The Guru's compassion

At Skandashram there is a little platform facing Tiruvannamalai town - there was only a stone at that time. Bhagavan would sit on it and brush his teeth. It used to be very cold and Bhagavan wore only a loin cloth. Kunju Swami felt that he should not sit there in the early morning cold, yet Bhagavan continued to do so. He found the reason for this only later: There was a lady called Sowbhagyamma who used to come to Skandashram every day. She had become old but had taken a vow that she would not cook, eat or even bathe, without having Bhagavan‟s darshan first. She did not come one day and Bhagavan asked her, “Why did you not come yesterday?” She replied, “Bhagavan, I had the great fortune of having your darshan from my house. When you were seated outside on the stone slab, I could see you.” From that day onwards, whether it was raining or cold, Bhagavan sat on that rock so that Sowbhagyamma could have his daily darshan. 

Ramakrishna Paramahamsa on Doership

“Suppose you are cooking rice in a pot, with potato, egg-plant, and other vegetables. After a while the potatoes, egg-plant, rice and the rest begin to jump about in the pot. They seem to say with pride: ‘We are moving! We are jumping!’ The children see it and think the potatoes, egg-plant, and rice are alive and so they jump that way. But the elders, who know, explain to the children that the vegetables and the rice are not alive; they jump not of themselves, but because of the fire under the pot; if you remove the burning wood from the hearth, then they will move no more. Likewise the pride of man, that he is the doer, springs from ignorance. Men are powerful because of the power of God. All becomes quite when the burning wood is taken away.”
– Ramakrishna Paramahamsa

Had enough?

This is a gem from Anthony De Mello. And do remember he himself was a psychologist… :)
There’s the story of little Johnny who, they say, was mentally retarded. But evidently he wasn’t, as you’ll learn from this story.
Johnny goes to modelling class in his school for special children and he gets his piece of putty and he’s modelling it. He takes a little lump of putty and goes to a corner of the room and he’s playing with it. The teacher comes up to him and says, “Hi, Johnny.” And Johnny says, “Hi.” And the teacher says, “What’s that you’ve got in your hand?” And Johnny says, “This is a lump of cow dung.” The teacher asks, “What are you making out of it?” He says, “I’m making a teacher.”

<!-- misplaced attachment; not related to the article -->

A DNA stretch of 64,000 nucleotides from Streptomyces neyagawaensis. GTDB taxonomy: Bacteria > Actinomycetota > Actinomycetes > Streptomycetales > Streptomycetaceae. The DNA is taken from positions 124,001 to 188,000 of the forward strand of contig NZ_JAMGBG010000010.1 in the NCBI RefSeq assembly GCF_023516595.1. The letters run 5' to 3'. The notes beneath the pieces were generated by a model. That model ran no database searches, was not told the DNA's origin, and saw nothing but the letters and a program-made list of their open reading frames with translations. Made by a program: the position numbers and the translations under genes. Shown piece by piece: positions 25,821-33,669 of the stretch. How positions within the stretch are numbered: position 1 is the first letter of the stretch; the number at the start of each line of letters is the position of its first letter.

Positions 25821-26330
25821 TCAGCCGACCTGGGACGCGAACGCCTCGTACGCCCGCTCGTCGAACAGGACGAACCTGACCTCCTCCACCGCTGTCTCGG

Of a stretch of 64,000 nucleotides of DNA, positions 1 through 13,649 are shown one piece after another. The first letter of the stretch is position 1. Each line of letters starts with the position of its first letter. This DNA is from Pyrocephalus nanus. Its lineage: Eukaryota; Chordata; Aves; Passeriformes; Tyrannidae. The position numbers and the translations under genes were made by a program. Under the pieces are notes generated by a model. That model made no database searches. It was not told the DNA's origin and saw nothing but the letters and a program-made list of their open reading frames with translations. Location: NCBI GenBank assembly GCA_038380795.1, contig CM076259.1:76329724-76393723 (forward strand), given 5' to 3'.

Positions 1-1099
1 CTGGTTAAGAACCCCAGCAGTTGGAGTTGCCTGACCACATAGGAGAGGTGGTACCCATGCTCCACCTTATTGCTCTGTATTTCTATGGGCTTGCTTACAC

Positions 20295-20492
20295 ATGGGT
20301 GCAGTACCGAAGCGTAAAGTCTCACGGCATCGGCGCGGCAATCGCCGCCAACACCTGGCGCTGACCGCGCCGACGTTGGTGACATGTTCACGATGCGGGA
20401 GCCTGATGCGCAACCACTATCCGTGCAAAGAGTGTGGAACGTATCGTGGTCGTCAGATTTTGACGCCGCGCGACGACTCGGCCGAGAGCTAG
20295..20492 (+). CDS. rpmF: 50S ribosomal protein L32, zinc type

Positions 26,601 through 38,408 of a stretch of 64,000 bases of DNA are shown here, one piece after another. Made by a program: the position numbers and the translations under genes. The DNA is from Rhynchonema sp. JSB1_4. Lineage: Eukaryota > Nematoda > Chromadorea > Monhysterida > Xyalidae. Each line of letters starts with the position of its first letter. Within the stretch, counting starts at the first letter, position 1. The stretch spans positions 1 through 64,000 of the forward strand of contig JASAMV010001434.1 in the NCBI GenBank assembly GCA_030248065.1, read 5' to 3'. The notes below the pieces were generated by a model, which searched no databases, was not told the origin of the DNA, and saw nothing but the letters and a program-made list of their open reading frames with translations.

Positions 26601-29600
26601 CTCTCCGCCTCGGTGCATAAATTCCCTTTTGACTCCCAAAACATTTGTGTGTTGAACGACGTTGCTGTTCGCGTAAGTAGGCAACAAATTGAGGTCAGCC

The teacher thought, “Little Johnny has regressed.” So she calls out to the principal, who was passing by the door at that moment, and says, “Johnny has regressed.”
So the principal goes up to Johnny and says, “Hi, son.” And Johnny says, “Hi.” And the principal says, “What do you have in your hand?” And he…

I’ll dance my dance

Waking up is unpleasant, you know. You are nice and comfortable in bed. It’s irritating to be woken up. That’s the reason the wise guru will not attempt to wake people up. I hope I’m going to be wise here and make no attempt whatsoever to wake you up if you are asleep. It is really none of my business, even though I say to you at times, “Wake up!” My business is to do my thing, to dance my dance. If you profit from it, fine; if you don’t, too bad! As the Arabs say, “The nature of rain is the same, but it makes thorns grow in the marshes and flowers in the gardens.”

Bhagavan Ramana Maharshi and his “favourite daughter” Cow Lakshmi …Part 3 and last

In my letter to you under the caption “Worship of the Cow”, I described to you the grandeur of Lakshmi, the queen of the cows, and the amount of regard Sri Bhagavan had for her. To that queen, as for His own mother, Sri Bhagavan on Friday the 18th instant gave Videha Mukti (deliverance from the body). That morning when I went to the Asramam, I was told that Lakshmi was seriously ill and would not survive the day. So, I went straight to the cow shed, without seeing Sri Bhagavan even. The room built for the calves was vacated, cleaned and Lakshmi was given a bed of straw to lie down upon. As it was Friday, she was as usual decorated with turmeric paste, vermilion mark on the forehead and a garland of flowers round the neck and horns. Venkataratnam was sitting by the side fanning her. Lakshmi was lying down with her majestic look spreading lustre all round. She reminded me of Kamadhenu going to Kailas to do Abhishekam with milk over …

Bhagavan Ramana Maharshi and his “favourite daughter” Cow Lakshmi …Part 2 of 3

24th July, 1948(23) THE PREVIOUS HISTORY OF LAKSHMI, THE COWAt 4 O’clock yesterday afternoon, a Tamil youth came into the Hall. On seeing him, a devotee said that the youth was the grandson of the man who had presented Lakshmi the Cow to the Asramam. “I see,” said Sri Bhagavan. “Does he know that Lakshmi passed away?” That youth said, “I have just heard it, Swami. When I went to the cow-shed to see Lakshmi I was informed of it. I have come here after seeing the tomb.”
On enquiry, the youth said, “I belong to a village called Kannamangalam. It is about 40 miles from here. My grandfather Arunachalam Pillai wanted to present a good milch cow to Sri Bhagavan and so, in 1926, he brought Lakshmi here along with her mother. Lakshmi was then barely six months old. I also came along with them. I was quite young then. From that time onwards I always look up Lakshmi whenever I come to this place on business. I have now heard this sad news.” 
After he left, Sri Bhagavan told us the following story: